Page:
Bruno Marchal wrote:

On 03 Dec 2009, at 23:12, Brent Meeker wrote:
Exactly.  It is the magical "I" that is swapped.


That "I" is magical. It is like swapping both the mind (or 1-I) and the body (or 3-I).
Eventually this is the reason why absolute sample of the observer moment does not work, and we need relative self self-sampling. Which neither with QM (without collapse) or just digital mechanism is obvious to derive.

The mind can swap its body for brain or another
??  You mean "or brain"?

Yes, I meant "a mind" (a first person, a soul; or the "(Bp & p) of some Lobian program") can swap its body or brain for another body or brain. Sorry.




, or survive through a digital back-up. Rigt?
This mean the notion of "I" still make sense.
But it doesn't make sense to swap two minds and their bodies (i.e. perspectives).  That's just interchanging positions and isn't generally thought to affect who is who - although read Stanislau Lem's "The Star Diaries".  And if you suppose the mind is embodied in the brain or digital machine then swapping minds with Stathis implies swapping the essential aspects of the brain or machine.

Yes. As usual with mechanism, you can identify, in a first approximation, the mind with the (running) software. It is the same with a computer. You can swap the physical hard disk, but if you want your "computer" to "keep its mind", you have to reinstall its software, and its initial configuration, with all the data.




Both the 1-I, and the 3-I makes sense, it is the link between them which is "magical", and made harder to figure out than people usually believe, like with the identity thesis, physical supervenience, etc.

Now, when you see that people have some difficulty to understand thought experience without amnesia, thought experience with amnesia are perhaps premature. I am not sure. It depends on your familiarity with such kind of thought.

I'm not sure what "thought experience with amnesia" is, but taken rigorously it sounds impossible.


I was alluding to some discussions we had when discussing the movie "the prestige", or when discussing the Saibal Mitra backtracking. 
The question is this, and is addressed to the people who already accept an artificial brain in the usual conditions which are supposed to be perfect (right substitution level, competent doctor):  would you still say yes to the doctor if he tells you that, after the reconstitution of your brain, you will lose the memory of one day, or of one week, or one year, or of your entire life, etc.

By thought experience with amnesia, I meant a thought experience which involves a partial or a total amnesia. Not only this is possible, but this happens in "real life" rather often, for example in car accidents, or in war head injuries.  Some drug (for example salvia divinorum) can generate severe (but temporary) amnesia, and can help to make "real" some of those thought experiences.
Those thought experiences are not needed to understand that the physical reality and physical sensations emerge from numbers addition and multiplication, for example, but may be useful to tackle the identity problem "why I am I", "who am I really?", etc.  (cf soulcatcher☠ question)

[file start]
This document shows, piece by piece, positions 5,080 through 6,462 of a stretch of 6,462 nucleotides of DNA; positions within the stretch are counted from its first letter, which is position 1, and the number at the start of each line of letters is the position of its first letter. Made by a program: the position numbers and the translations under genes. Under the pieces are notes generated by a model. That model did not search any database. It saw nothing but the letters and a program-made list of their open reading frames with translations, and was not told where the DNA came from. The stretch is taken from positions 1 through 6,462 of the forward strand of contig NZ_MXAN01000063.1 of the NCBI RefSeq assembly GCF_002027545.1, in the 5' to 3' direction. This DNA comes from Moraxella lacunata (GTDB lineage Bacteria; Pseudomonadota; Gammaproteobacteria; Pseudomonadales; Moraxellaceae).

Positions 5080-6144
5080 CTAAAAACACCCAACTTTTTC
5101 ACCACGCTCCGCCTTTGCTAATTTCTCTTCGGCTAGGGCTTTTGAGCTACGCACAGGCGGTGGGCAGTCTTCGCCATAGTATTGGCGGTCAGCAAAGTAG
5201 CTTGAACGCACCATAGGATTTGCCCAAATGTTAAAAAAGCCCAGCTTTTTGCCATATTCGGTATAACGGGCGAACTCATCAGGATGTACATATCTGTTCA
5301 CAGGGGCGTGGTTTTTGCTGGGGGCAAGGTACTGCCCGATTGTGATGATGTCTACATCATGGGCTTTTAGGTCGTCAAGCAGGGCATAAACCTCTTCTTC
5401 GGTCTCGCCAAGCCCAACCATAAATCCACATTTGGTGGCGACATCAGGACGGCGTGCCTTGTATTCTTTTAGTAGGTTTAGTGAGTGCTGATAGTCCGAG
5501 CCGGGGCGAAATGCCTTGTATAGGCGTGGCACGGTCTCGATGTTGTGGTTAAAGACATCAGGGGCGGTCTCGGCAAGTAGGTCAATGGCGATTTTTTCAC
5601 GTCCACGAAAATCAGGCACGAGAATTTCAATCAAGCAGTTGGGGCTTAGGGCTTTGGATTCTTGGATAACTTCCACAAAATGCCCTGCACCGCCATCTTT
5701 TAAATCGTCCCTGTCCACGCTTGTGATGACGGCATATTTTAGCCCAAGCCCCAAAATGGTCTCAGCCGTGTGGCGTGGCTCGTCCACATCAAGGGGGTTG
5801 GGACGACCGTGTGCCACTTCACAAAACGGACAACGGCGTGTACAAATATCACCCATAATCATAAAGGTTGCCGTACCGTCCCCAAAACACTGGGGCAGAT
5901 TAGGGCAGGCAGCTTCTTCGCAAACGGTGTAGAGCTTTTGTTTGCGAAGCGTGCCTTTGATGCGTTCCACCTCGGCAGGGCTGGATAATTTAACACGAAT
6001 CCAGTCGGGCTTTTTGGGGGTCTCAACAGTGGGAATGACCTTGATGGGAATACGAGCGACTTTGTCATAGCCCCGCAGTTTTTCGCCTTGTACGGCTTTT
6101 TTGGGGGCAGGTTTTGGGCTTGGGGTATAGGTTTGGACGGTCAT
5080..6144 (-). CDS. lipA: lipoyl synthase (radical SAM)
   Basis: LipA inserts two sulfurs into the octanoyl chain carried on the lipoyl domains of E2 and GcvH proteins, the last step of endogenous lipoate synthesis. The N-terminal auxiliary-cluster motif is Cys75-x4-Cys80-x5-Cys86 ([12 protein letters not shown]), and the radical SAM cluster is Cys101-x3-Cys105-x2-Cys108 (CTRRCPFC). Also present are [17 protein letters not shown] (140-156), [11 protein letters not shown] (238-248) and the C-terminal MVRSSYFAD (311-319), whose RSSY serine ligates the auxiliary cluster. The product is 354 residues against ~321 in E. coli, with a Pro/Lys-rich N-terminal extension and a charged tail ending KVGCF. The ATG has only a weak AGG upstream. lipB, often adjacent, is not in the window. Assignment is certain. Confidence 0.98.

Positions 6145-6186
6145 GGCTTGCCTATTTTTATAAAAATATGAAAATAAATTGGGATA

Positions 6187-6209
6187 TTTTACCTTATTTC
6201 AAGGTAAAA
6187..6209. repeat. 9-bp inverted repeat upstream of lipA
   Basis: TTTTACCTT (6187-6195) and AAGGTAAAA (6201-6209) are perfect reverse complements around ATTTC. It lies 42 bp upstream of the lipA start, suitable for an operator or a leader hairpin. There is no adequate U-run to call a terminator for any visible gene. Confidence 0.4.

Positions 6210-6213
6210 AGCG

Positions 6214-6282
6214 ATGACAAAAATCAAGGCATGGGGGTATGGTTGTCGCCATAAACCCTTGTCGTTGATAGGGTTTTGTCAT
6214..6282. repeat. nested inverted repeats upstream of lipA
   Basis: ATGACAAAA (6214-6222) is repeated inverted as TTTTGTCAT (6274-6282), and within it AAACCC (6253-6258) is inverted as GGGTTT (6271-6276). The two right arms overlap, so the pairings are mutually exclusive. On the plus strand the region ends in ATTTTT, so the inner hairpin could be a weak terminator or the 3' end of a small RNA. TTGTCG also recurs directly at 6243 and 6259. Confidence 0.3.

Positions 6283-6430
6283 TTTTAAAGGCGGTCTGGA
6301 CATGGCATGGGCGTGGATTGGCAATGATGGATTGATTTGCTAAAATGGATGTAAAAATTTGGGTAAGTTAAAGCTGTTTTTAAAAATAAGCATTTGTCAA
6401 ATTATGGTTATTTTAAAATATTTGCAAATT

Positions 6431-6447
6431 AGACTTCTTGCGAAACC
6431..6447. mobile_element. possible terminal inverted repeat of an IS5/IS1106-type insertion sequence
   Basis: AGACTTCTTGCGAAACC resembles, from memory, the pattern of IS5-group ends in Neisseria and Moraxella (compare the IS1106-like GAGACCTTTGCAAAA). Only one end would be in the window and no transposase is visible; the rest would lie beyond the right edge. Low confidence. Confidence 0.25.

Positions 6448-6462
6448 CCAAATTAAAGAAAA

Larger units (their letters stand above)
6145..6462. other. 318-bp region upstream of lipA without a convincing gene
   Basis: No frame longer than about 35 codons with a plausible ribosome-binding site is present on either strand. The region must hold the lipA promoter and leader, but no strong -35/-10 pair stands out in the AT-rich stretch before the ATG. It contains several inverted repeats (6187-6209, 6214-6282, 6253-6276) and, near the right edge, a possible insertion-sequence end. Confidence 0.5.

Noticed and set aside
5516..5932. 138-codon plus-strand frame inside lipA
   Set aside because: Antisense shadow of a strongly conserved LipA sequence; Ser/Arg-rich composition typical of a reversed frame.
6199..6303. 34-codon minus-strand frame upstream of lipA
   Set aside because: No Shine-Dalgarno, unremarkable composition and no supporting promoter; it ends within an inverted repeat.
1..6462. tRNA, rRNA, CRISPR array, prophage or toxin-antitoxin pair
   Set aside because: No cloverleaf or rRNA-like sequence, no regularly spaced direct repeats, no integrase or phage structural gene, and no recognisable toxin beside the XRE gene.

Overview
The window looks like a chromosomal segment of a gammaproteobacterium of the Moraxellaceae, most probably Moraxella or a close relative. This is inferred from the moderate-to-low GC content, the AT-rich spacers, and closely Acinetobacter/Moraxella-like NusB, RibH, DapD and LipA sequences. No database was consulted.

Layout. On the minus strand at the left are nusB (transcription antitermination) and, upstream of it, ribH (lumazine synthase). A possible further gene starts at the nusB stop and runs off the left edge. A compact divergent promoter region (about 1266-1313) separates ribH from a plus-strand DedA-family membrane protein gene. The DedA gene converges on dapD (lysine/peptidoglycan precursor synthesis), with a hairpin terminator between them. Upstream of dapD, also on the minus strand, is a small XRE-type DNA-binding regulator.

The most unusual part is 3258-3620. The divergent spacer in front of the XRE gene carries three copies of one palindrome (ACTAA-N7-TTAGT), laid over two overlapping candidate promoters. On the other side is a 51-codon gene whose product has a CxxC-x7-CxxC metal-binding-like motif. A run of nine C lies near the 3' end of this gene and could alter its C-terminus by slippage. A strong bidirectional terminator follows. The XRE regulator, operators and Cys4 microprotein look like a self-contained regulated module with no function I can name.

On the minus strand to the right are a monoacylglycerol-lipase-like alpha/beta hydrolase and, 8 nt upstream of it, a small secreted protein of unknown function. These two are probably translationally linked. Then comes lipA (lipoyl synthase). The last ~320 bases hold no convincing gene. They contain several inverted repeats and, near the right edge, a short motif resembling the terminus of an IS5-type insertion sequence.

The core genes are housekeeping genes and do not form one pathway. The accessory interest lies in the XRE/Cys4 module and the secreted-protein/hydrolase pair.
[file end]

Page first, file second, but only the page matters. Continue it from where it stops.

In general I try to avoid them. When we discussed the prestige movie, we talk about this. I said, in a conversation with Quentin Anciaux, that IF you believe that you can survive with a "total amnesia", THEN you are expanding a lot the variety of the possible form of the computationalist immortality.

That's what I meant by impossible.  If there is no memory at all, then I don't see how the construct we refer to as "you" can even be identified.

If you make the experience of remembering having been nothing less and nothing more than a universal (Löbian) machine, you can know (or imagine) that you are already immortal. You can live the experience of being the static consciousness, out of time and space, of the universal (digital) person, and intuit that time and space are a construction of your mind. Some "slow sleep" (non REM) dream state can lead to similar experiences, and I suspect that Plato, Plotinus, Kant and Descartes (and probably many others) lived things like that.

I thought it was impossible to live that and to be able to come back from such an experience, but it happens that with salvia divinorum, some subject can live the experience of quasi-total amnesia, where not only you forget which human you are, but you can forget what a human is, what time is, what space is, and yet, retrospectively, after coming back, you realize that despite having forgot everything, you were still conscious, and you were still considering you as a living entity of some sort.
I've not had that experience, but I might try it.  I think though that even in such a state one must have some short-term (~second) memory to have a human kind of consciousness.  Obviously you now have memories of what it was like.  I have known people with severe Alzheimer's disease who seemed merely reactive and apparently had no memory, even short term.  I don't think they were as conscious as my dog or the fish in my pond.

Brent

Some people are terrified by such experience, other enjoy it or find it interesting. It helps indeed to realize the contingent nature of particular memories and the "illusion" of identity. I don't recommend it, unless it is legal in your state and you are pretty curious on the functioning of the brain, and the nature of your identity. People who don't like metaphysical vertigo should be very cautious (always begin by the leaves, and then increment the concentration with extracts very slowly---do the contrary of what people shows on youtube!). Well, they should be very cautious with UDA too, I guess.

Bruno


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